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Lf021203-13

Rapid City Department Of Fire & Emergency Services Ambulance Rate Structure: This document details the proposed new ambulance rate schedule to be utilized by the Rapid City Department of Fire and Emergency Services. Its content is tentative pending final approval by the Emergency Medical Services Oversight Committee. In considering a new rate structure many factors had to be considered. The federal government has not and will not publish a set formula for establishing the “bundled” charge sets. Some factors that had to be considered: • Average billing for current provider patients Classification of new levels of service as described by Medicare Pledge to refrain from significant arbitrary raising or lowering of rates. *
Medicare Method of Billing:
As a new provider, and in consideration of the new 2002 Medicare fee schedule for ambulance
transportation services, the department will be mandated to bill according to “Method 2” billing.
Definition: Method 2 billing requires that the provider must “bundle” all charges for
services and supplies into one charge. The only additional charge allowed is for mileage.
Previous providers were allowed to use “Method 4” billing, which allows the provider to
charge “itemized” billing for all procedures and supplies as well as mileage, outside of their
prospective base rates.
Method used to calculate new rates:
To accomplish this change and to maintain a reasonable level of reimbursement for the city, the new
bundled charges utilized the approved 2002 AMR list of itemized services, which include the
proposed 5.3% CPI increase. That increase is typically added to the rates annually.
Explanation of the Method Utilized: Calculating the bundled rate involved three specific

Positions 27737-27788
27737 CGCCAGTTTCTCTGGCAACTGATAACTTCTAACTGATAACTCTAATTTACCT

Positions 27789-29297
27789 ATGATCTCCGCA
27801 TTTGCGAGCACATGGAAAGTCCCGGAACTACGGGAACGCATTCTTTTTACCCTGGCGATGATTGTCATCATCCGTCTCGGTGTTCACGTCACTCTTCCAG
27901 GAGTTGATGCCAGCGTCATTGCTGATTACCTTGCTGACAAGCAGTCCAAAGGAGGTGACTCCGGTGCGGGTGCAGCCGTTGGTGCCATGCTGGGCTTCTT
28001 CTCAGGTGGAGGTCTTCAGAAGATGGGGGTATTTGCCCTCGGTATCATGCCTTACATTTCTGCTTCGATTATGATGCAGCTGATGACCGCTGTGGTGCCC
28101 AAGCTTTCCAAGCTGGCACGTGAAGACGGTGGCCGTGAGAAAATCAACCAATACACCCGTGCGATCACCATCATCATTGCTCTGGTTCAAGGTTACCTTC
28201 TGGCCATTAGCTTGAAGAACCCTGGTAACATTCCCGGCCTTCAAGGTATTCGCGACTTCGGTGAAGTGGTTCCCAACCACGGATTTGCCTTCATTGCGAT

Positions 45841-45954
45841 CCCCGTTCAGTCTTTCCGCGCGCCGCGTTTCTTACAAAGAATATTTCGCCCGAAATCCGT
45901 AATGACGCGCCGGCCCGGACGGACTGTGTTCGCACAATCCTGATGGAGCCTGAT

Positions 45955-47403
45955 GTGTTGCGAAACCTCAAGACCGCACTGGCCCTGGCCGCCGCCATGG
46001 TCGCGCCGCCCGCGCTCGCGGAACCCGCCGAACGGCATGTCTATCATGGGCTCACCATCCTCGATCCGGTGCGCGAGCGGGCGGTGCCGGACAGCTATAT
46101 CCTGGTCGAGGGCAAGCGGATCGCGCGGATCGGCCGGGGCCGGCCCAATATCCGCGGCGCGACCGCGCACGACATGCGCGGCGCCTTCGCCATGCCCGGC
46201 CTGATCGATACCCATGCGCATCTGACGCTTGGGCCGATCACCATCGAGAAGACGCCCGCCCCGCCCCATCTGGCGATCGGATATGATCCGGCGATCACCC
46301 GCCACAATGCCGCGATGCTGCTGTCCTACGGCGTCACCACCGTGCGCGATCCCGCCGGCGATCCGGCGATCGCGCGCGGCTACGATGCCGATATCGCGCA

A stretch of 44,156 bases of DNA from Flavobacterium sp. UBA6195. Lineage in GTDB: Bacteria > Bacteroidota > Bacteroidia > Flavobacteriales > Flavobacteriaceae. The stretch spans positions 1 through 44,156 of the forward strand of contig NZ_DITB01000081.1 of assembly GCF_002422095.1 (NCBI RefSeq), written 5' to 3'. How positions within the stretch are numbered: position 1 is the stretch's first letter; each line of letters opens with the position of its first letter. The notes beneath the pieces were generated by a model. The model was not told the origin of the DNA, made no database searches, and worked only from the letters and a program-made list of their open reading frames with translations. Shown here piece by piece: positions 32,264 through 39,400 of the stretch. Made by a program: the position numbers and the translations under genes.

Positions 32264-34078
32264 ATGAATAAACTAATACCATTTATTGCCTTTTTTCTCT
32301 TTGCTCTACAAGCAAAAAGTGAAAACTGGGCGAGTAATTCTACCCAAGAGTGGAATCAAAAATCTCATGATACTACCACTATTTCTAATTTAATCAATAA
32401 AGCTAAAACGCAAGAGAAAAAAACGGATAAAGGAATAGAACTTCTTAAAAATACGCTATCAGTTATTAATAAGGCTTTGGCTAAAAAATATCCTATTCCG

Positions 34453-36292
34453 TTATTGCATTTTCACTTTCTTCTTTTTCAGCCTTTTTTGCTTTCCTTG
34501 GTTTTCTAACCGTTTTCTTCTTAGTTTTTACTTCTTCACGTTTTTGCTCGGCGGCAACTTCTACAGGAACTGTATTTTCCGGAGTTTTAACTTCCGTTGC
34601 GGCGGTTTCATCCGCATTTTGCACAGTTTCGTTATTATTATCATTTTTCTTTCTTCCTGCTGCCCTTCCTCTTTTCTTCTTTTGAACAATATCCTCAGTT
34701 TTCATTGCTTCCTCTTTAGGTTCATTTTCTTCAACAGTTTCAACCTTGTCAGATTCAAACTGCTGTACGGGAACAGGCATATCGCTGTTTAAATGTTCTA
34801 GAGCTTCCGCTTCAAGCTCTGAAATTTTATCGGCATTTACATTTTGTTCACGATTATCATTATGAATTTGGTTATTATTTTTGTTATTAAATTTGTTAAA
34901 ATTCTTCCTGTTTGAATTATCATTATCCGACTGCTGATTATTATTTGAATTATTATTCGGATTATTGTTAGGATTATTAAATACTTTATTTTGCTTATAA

determinants: (1) The new Medicare defined levels of service were studied to determine the
types of procedures and services that could be included within each level of service. (2)
Billing charges were taken from a number of current, randomly selected patient care reports,
the actual invoiced charges were averaged to determine what was an average bill for that
general type of patient and call, based on the types of procedures and services that were
provided. (Two examples of each level of service are included as comparisons). (3) The 2002
AMR itemized rates were increased with the CPI increase that AMR is typically granted
under the current contract (5.3% this year). These new “itemized rates” (on the next pages)
and the averages were then used to determine specific “all inclusive” base rates for each level
of service defined by Medicare.

Current city approved itemized ambulance rates
DESCRIPTION
BASE RATES
$ 375.00 $ 387.75 $ 403.65 $ 421.81 $ 444.17 $ 190.00 $ 196.46 $ 204.51 $ 213.72 $ 225.05 $ 50.00 $ 51.70 $ 53.82 $ 56.24 $ 59.22 $ 70.00 $ 72.38 $ 75.35 $ 75.00 $ 78.98 $ 35.00 $ 35.00 $ 35.00 $ 35.00 $ 36.86 MILEAGE RATES (PER LOADED MILE)
SUPPLIES
$ 40.00 $ 41.36 $ 43.06 $ 44.99 $ 47.38 $ 153.36 $ 158.57 $ 165.08 $ 172.50 $ 181.65 $ 10.08 $ 10.42 $ 10.85 $ 11.34 $ 11.94 $ 84.45 $ 87.32 $ 90.90 $ 94.99 $ 100.03 $ 20.30 $ 20.99 $ 21.85 $ 22.83 $ 24.04 $ 73.70 $ 76.21 $ 79.33 $ 82.90 $ 87.29 $ 34.30 $ 35.47 $ 36.92 $ 38.58 $ 40.63 $ 11.23 $ 11.61 $ 12.09 $ 12.63 $ 13.30 $ 25.00 $ 25.85 $ 26.91 $ 28.12 $ 29.61 $ 34.72 $ 35.90 $ 37.37 $ 39.05 $ 41.12 $ 35.20 $ 36.40 $ 37.89 $ 39.59 $ 41.69 $ 18.00 $ 18.61 $ 19.38 $ 20.25 $ 21.32 $ 12.50 $ 12.93 $ 13.45 $ 14.06 $ 14.81 $ 19.00 $ 19.65 $ 20.45 $ 21.37 $ 22.50 $ 25.00 $ 25.85 $ 26.91 $ 28.12 $ 29.61 $ 18.00 $ 18.61 $ 19.38 $ 20.25 $ 21.32 MEDICATIONS